‘Locked down’ hospital ignores some infection control procedures

The hospital's risk register was not maintained in accordance with national policy

According to the Health Information and Quality Authority (HIQA), no infection control procedures were followed in the department at a community hospital during a Covid-19 outbreak.

Belmullet Community Hospital, Co Mayo, had been closed for four months when HIQA inspectors visited on July 29th.

Although clear management arrangements were in place to ensure the provision of safe and effective infection prevention and control, as well as antimicrobial control, the hospital's risk registry was not kept in line with national policy, HIQA said.

In a report posted on HIQA's website today (Nov. 6), inspectors said risks that had escalated within the local Community Healthcare Organization (CHO) were not addressed, did not pursue infection prevention and control incidents persecuted and held staff meetings had not been held for five months.

They also found that influenza vaccine uptake in the 2019/2020 flu season was below the national target of 60 percent while cleaning staff had not received formal training.

The hospital was later found to be substantially compliant with two of the national standards for infection prevention and control in nonprofit services, partially compliant with three and not compliant with one standard.

Reports of visits to two other hospitals were also released by the Health Watchdog today.

At St. Patrick's Hospital in Co Waterford, inspectors found that the Health Service Executive / Health Protection Surveillance Center's guidelines regarding the need for patient testing for Covid-19 and isolation after admission from an acute hospital were not being followed were.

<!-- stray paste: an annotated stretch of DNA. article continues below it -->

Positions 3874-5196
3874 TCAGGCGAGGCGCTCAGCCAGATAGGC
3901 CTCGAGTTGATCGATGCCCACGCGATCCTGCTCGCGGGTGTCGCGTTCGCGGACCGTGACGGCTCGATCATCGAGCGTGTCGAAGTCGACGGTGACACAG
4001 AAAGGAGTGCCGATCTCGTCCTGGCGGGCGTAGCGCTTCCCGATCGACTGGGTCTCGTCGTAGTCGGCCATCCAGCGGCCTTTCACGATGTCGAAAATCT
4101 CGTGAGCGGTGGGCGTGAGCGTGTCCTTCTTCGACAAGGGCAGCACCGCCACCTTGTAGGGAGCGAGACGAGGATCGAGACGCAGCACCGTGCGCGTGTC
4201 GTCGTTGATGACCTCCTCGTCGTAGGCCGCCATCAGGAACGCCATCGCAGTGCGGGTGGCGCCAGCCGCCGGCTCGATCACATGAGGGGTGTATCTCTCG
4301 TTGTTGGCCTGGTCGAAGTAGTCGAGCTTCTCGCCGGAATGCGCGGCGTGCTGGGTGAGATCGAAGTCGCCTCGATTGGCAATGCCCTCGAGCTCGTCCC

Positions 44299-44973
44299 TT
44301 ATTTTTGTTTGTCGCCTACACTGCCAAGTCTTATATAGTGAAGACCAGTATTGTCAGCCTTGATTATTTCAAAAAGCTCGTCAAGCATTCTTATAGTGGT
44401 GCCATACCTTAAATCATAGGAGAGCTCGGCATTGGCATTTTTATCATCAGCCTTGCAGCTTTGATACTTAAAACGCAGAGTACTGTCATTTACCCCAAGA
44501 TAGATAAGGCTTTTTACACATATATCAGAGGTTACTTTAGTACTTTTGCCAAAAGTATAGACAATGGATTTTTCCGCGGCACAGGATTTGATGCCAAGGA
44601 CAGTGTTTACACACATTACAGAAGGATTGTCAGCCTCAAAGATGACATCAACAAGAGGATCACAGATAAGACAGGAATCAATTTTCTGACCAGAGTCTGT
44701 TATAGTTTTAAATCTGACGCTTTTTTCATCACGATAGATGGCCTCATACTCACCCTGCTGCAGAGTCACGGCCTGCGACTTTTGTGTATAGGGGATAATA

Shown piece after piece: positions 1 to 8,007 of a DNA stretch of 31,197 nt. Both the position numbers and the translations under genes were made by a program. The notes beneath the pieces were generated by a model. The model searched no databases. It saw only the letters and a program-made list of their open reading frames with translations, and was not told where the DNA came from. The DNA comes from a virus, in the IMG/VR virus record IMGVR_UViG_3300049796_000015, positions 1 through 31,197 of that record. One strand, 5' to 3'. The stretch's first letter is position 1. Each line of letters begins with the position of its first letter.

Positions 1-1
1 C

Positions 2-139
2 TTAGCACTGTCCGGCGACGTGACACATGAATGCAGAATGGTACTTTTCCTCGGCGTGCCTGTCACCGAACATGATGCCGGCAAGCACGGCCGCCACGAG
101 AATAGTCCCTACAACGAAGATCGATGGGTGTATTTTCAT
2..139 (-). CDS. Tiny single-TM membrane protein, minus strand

HIQA said it had obtained and received assurances that after the inspection, precautions were taken to ensure compliance with national guidelines in the elderly department.

At St. Camillus Hospital in Limerick City, inspectors identified several effective safeguards regarding the standard of hospital hygiene.

"While the antimicrobial stewardship program was developed at St. Camillus Hospital, it needs further development at Belmullet Community Hospital and St. Patrick & # 39; s Hospital," said a HIQA spokesman.

"All hospitals had systems in place to identify and manage risks related to the prevention and control of infections related to healthcare," added the spokesman.

“A variety of systems were used to ensure that environmental and equipment cleaning standards were being followed. It was evident that Belmullet Community Hospital had escalated locally identified risks related to infection prevention and control to CHO2 levels.

“However, HIQA was concerned that such an escalation did not result in a sufficiently timely and reciprocal response, and it was not clear whether escalated risks were being taken at the CHO2 level.

"Local risk registers at Belmullet Community Hospital need to be better managed, reviewed and escalated in line with national policy."

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